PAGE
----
Our Presenters

Professor Feyisa Demie, Head of Research in Lambeth LA and Honorary Professor at Durham University

Feyisa Demie (FRSA) is an Honorary Professor at Durham University School of Education and is the head of research and adviser for school self-evaluation at Lambeth local education authority.  He has worked extensively with Local Authorities, government departments, schools, and school governors for over 27 years in the use of data and research to raise achievement.  As an education adviser he works with schools covering all phases of assessment, from foundation stage, KS1, KS2 to GCSE. He also runs school-focused training programmes and annual national school improvement conferences at the UCL Institute of Education to support school self-evaluation for headteachers, teachers, governors, and policymakers.  With longstanding research interests on what works in raising achievement in schools and equity issues in education, he has written a number of books, research reports and peer-reviewed articles on school improvement, ethnicity, English as an additional language, school exclusions, disadvantaged students, and diversity in the teaching workforce.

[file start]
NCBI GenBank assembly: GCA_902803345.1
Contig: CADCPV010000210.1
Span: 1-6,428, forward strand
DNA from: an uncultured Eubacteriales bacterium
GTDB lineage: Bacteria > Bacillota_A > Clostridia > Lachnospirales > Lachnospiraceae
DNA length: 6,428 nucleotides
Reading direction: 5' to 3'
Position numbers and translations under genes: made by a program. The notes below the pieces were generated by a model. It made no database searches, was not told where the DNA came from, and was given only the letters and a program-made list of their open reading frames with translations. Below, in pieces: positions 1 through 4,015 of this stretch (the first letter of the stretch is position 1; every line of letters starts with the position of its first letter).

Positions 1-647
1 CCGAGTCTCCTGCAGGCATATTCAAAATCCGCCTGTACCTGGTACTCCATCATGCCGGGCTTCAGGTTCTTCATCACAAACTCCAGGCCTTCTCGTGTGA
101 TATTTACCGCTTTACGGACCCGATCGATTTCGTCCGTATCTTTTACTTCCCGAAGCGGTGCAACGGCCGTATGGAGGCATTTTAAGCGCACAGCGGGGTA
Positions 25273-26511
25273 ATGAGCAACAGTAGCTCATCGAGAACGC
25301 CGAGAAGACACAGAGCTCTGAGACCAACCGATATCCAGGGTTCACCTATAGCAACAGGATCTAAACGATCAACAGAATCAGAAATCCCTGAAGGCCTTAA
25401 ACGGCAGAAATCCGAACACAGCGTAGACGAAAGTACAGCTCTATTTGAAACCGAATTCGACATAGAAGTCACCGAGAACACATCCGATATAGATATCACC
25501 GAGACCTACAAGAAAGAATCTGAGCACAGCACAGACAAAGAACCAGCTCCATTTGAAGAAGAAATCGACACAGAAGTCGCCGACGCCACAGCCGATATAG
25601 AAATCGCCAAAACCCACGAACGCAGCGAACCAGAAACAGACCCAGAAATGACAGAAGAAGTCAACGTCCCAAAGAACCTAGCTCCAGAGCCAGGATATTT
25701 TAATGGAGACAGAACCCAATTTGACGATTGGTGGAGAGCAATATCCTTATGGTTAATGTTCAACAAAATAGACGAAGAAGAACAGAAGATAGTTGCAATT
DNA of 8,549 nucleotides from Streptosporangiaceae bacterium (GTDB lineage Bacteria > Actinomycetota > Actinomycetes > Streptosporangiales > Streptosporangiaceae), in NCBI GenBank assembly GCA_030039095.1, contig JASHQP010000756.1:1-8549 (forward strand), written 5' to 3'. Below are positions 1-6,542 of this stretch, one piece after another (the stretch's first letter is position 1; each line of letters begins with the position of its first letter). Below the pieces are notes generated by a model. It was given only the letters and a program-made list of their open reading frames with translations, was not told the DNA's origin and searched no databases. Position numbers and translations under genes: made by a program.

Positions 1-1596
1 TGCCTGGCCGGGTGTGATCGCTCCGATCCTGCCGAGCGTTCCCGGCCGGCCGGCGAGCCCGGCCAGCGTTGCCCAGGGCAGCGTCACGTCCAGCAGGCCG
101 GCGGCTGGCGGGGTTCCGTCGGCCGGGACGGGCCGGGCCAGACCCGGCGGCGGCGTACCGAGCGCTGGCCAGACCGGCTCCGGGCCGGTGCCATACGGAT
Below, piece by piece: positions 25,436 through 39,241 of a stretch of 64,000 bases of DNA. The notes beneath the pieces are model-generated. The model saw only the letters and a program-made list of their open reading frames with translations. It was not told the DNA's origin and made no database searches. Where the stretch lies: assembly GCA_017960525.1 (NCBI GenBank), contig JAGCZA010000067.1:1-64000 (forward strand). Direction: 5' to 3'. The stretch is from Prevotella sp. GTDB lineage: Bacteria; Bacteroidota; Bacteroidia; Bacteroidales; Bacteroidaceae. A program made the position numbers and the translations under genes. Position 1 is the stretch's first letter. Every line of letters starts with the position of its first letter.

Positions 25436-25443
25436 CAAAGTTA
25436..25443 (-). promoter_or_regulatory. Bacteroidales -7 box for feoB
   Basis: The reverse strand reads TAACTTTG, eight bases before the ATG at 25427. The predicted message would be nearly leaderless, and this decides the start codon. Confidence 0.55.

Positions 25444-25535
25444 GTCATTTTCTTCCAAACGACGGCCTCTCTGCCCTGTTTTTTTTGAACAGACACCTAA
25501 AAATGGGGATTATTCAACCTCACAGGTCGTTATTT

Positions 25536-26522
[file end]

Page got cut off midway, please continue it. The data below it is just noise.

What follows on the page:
For details of his research and publications see and


Amanda Bellsham-Revell, Education Consultant specialising in EAL (Lambeth LA)

Amanda Bellsham–Revell is currently an independent education consultant and specialist in the field of English as an Additional Language. She has extensive and varied experience of supporting schools to develop effective practice to raise the achievement of children who are learning EAL. Currently she is working on a research project focusing on the impact of the pandemic on EAL learners, to be followed by identifying effective school practice for EAL learners, this builds upon earlier research in Lambeth schools.  Previous posts include Consultant for Ethnic Minority Achievement (EYFS/Primary) in both Lambeth and Southwark and teaching Year 11/12 pupils on the Academic English programme at King’s College, London. This follows 25 years teaching experience, including 13 years in a range of posts in the EAL field, working in the EYFS and primary phases.  In addition, she has designed courses and delivered training for a range of organisations and authorities and written for NALDIC (National Association for Language Development in the Curriculum).  Her qualifications include an MA in Language and Learning in Multilingual Schools.

Cordelia Cooper, Acting Headteacher – Ashmole Primary School / Deputy Headteacher – Wyvil Primary School